Where Are All the Indian Yoga Students?

I started with an Iyengar yoga class at the giant ashram down the road. The teacher was not a smiling bearded Indian yogi, but a tiny, angular, frowning American woman. Karin O’Bannon was all business. Rumor had it she was … Read More

By / May 1, 2007

I started with an Iyengar yoga class at the giant ashram down the road. The teacher was not a smiling bearded Indian yogi, but a tiny, angular, frowning American woman. Karin O’Bannon was all business. Rumor had it she was in her 70s but it was quite clear she could kick your ass. She was like the Debbie Allen of India. There was no fucking around in Karin’s class. “Someone tell her to spread her legs wider,” she barked, pointing at me. One of her assistants mimed to me to spread my legs. I was too scared to point out that I spoke English. Nearly all the other 50-odd students were yoga teachers. Even at my fancy LA yoga spa there were always a few slugs that were newer or fatter or just plain suckier than me. Not here. This would be a long two hours. In Iyengar yoga, the practice is all about getting one pose perfect and holding it for, like, an eternity. We would huddle around Karin as she showed a pose, and then scurry back to our mats to try it ourselves. Luckily the poses were so hard that only a few of the students could manage. Even the hottest and most flexible yoga teachers had pained expressions on their faces. I vowed not to return to Karin’s class. But then, upon waking at 4:30 the next morning, I changed my mind. Why was I in India if not for challenges? Besides, it was the only early morning class I knew of, and I’d been going to bed before 8 p.m. every night. I had no reason to sleep in. The next day I found a teacher I really liked. He was a Sikh named Surender Singh. Often he would stop the class midway to lecture on breath and the fine art of threading needles. While all the students were in a pose he would squint down each line like a drill sergeant, correcting even the mildest inaccuracy in a pose. He would instruct us to “get into the dog pose,” and then “press your heels towards the grounds,” which made me think we were doing yoga on the Will Rogers Park Polo Grounds instead of on very dirty yoga mats in the foothills of the Himalayas. Rishikesh is billed as a spiritual oasis, but it’s clear that this means different things to the visitors than to the locals. There are ashrams, yoga and meditation classes, and ayurvedic healing everywhere. But I only saw the foreigners in these shops. For starters, at 100 rupees (a touch over $2) the yoga classes are too expensive for ordinary Indians. The ayurvedic treatments cost more, I imagined. Only once did I take a yoga class with another Indian student, and I think he was there as some sort of favor from the teacher. He was remarkably good, like someone who was training to teach other yoga instructors, and kept moving out of the way to give foreigners a better place.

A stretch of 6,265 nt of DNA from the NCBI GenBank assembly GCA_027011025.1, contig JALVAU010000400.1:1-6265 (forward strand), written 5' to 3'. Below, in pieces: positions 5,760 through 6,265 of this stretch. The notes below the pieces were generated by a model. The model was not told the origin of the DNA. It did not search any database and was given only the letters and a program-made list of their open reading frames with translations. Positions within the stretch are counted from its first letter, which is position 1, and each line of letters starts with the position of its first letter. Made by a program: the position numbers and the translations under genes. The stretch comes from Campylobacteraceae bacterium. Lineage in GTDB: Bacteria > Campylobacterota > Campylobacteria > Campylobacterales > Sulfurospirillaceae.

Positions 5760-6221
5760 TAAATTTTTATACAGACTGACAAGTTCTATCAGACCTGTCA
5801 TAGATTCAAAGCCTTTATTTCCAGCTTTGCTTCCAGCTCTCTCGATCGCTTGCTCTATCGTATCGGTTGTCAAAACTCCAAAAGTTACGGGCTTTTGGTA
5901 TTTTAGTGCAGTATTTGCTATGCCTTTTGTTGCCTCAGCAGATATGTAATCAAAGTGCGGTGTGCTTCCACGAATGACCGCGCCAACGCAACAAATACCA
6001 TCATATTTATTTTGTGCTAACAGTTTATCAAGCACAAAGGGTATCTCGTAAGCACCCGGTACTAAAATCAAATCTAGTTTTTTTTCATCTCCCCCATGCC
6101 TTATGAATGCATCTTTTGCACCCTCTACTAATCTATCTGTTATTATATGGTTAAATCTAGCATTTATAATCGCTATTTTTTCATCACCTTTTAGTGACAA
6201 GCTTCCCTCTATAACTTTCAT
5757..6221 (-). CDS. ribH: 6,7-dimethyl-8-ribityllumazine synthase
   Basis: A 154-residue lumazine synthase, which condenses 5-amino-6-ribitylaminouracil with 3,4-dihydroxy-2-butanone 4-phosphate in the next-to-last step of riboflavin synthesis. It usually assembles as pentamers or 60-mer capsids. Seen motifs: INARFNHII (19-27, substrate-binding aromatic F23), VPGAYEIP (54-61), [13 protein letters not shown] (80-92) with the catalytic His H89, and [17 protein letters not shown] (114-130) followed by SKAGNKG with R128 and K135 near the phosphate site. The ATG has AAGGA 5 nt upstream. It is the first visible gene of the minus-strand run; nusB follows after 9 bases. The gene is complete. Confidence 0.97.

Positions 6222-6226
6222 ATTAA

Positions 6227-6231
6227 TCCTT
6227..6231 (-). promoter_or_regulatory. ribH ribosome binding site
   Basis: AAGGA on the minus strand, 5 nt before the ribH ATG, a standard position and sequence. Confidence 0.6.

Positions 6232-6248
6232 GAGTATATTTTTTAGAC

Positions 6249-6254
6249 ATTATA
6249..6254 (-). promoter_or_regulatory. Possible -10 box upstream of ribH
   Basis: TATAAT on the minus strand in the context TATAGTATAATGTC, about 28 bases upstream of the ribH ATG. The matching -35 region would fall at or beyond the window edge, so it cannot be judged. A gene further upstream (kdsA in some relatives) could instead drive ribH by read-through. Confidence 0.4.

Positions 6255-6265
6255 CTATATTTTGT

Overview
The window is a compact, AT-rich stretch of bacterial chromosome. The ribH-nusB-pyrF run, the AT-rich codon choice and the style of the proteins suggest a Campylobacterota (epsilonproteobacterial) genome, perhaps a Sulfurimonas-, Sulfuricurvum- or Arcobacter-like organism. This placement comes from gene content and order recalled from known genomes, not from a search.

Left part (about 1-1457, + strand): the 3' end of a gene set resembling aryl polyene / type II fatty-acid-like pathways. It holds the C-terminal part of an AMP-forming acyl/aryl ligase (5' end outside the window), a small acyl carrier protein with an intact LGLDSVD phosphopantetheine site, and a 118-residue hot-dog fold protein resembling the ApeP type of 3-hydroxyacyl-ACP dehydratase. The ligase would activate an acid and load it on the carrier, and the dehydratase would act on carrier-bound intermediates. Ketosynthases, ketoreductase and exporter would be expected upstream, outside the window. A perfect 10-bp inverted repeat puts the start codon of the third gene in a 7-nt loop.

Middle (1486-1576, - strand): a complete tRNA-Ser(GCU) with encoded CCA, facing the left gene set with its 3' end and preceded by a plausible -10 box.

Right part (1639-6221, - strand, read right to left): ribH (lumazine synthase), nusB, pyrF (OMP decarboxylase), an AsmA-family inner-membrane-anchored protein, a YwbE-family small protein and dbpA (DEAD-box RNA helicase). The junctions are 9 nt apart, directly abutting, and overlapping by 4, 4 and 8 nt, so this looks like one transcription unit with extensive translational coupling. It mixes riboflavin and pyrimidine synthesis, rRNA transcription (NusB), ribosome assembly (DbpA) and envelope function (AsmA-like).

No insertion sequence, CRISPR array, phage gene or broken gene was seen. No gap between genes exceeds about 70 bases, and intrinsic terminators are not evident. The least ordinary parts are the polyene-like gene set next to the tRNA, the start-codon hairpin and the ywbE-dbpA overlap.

The entire town of Rishikesh had this apartheid. There were the places where the foreigners ate, and those where the Indians ate, the places the foreigners hung out and those where the Indians did. Maybe this is endemic to Third-World travel (although someone pointed out that India is now “Second World”), but on a quest for enlightenment, the division seems particularly distasteful. On one of my last nights, I went to a candlelight ceremony on the Ganges held by the Parmarth Niketan Ashram. Floodlights blazed onto the shrine on the banks of the Ganges and a sound system amplified the singing of Swami Chidanand Saraswatiji. The orphans that live at the ashram were clad in orange robes and sang and swayed along with the prayers. All around the group were foreign revelers, some singing, some swaying, some taking pictures. Scanning the crowd for Indian faces, I spotted two, maybe three. Where were all the Indian Hindus? Earlier that evening as I walked to the riverbank, I passed a small dirty room with its doors open. Harsh fluorescent lights beamed onto the 30 revelers, who were on their knees with their arms outstretched. I had no idea what the place was—there was a restaurant on one side and a trinket shop on the other. But it seemed like there, in a cold, smelly, badly lit room, were real-life Hindus worshipping in their real-life way. This, in a nutshell, is why I couldn’t get on board in Rishikesh. The town was lovely and the people were kind for the most part. And who could argue with six hours of yoga a day? But so much of it seemed manufactured. Maybe you only find enlightenment when you’re not really looking Next: I accidentally get stoned out of my mind.

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